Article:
Proposed Payday Lending Restrictions will likely cause harm to Lower Income Households
If you read articles written by most mainstream writers or listen to election speeches from “progressive” candidates, you’ll probably find out that most of these folks detest payday loans. You’ll hear a lot about “cycles of debt”, “high interest rates” and lenders that are “predatory.” As it usually turns out with these sorts of things, most of the information you get is nothing short of hyperbole or click-bait. And here’s what some of these so-called “experts” and “consumer advocates” are not telling you: The latest batch of proposed payday lending regulations will probably cause a lot of grief for lower income households.
The bandwagon against payday loans has reached such a boiling point that Google has removed all ads for payday loans from its popular online ad network. This is the same Google that has no qualms about running ads for any number of scams, including tons of weight loss “miracle” systems that usually turn out to be nothing but snake oil in disguise. But the search engine/advertising giant has decided to toe the line when it comes to payday loans, by flat out banning ads for these popular types of loans.
With all of this going on, it should come as no surprise that the Consumer Financial Protection Bureau has finally come forward with the new regulations on the payday loan industry that they have been threatening for the better part of the last year. All of the groups, individuals and institutions that are opposed to short term loans have been overjoyed about the new rules. But a huge group of people (according to some studies, more than 12 million American households) are not going to be doing any celebrating if these proposed regulations wind up becoming federal law.
While the CFPB is not actually banning payday loans, the main idea behind the crafting of the new rules is to force lenders to make sure that all borrowers are able to pay back their loans on time. So, what’s wrong with that? Well, even though some people may not like payday loans that does not mean that these loans do not help people. As we said, nearly 12 million people rely on these loans during any given time of the year, and that number may actually be increasing.
It is easy to believe that the majority of payday loan customers are people who have no access to mainstream credit. However, as more people find that their pay schedules at work don’t exactly jibe with their financial needs, more people may require payday loans to help them get through in between pay periods at work. In fact, some big financial investors are investigating ways to offer payday loan-like products and services to everyone who is gainfully employed. Even Uber is getting in on the game, by announcing company plans to allow their drivers to get payday advances of as much as $1,000. And other new offerings may soon be coming that allow employees to get payday advances through cooperative efforts with their employers and new lending methodologies.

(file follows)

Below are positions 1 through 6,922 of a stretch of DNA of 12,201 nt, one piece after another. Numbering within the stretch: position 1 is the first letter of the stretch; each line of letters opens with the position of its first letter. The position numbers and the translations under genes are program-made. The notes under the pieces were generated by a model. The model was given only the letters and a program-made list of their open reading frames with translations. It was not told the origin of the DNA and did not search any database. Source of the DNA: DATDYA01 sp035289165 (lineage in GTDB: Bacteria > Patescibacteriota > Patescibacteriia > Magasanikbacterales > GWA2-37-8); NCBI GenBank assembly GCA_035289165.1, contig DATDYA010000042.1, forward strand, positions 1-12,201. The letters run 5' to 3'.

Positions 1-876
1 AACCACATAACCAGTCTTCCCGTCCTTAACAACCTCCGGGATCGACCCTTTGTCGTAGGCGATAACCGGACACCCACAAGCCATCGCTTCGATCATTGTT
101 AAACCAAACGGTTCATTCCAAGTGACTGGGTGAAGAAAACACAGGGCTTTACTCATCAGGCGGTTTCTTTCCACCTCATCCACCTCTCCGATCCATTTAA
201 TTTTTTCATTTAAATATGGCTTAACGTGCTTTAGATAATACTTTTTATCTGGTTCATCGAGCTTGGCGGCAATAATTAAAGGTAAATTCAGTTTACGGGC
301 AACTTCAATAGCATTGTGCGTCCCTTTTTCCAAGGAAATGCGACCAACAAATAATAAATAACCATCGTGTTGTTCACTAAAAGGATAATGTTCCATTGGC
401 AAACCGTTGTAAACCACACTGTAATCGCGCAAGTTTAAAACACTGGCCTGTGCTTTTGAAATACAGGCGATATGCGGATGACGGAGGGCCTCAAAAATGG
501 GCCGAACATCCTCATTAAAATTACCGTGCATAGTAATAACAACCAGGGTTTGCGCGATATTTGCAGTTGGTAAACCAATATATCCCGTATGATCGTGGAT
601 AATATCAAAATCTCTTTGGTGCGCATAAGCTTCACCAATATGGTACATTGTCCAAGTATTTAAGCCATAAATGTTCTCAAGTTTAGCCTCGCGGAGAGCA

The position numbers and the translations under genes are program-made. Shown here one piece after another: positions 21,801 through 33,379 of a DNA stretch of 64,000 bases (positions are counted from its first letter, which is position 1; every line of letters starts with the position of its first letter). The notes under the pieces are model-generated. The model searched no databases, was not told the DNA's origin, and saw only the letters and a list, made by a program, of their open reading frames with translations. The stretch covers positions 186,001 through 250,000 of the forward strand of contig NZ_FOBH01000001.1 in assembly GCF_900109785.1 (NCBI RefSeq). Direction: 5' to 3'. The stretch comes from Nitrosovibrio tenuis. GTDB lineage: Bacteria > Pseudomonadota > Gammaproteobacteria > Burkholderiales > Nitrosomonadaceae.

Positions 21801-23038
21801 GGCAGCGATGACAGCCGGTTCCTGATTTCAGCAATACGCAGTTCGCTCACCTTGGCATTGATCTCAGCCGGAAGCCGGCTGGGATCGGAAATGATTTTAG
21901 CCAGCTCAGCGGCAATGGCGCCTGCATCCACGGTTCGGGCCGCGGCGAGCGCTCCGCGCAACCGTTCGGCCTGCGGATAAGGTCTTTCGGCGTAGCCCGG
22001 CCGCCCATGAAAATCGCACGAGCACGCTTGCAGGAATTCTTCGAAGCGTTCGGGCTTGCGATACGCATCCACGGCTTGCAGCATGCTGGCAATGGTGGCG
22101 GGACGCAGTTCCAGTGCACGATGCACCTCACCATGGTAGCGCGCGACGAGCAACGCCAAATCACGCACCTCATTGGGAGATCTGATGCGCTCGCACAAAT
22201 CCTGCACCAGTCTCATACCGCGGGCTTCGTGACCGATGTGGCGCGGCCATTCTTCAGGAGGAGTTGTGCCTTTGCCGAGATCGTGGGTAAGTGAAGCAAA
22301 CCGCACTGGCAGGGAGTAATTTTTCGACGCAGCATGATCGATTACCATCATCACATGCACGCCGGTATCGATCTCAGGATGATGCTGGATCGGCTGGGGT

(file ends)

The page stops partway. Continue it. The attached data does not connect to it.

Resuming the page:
Here’s what it comes down to: For all of the “progress” that the CFPB is offering, they may be a day late and a dollar short. Just like other government initiatives in the past, this crackdown on payday lending may be another case of the federal government attempting to introduce regulations to an industry that is already on the cusp of great changes. And to make matters worse, the regulations will probably limit access to lines of credit to lower income people, right when those same loans begin to become more accessible to just about everyone else.
Make no mistake – the regulations will cause people to go without. The CFPB says that by increasing lenders’ costs, they would reduce the total dollar volume of payday loans by more than half. So where will all the money that would have normally gone to borrowers go? Could be that those dollars will wind up in the wallets of borrowers who lenders are able to identify as being less of a risk. Kind of sounds like a case study of poor/lower income households being marginalized and punished, doesn’t it?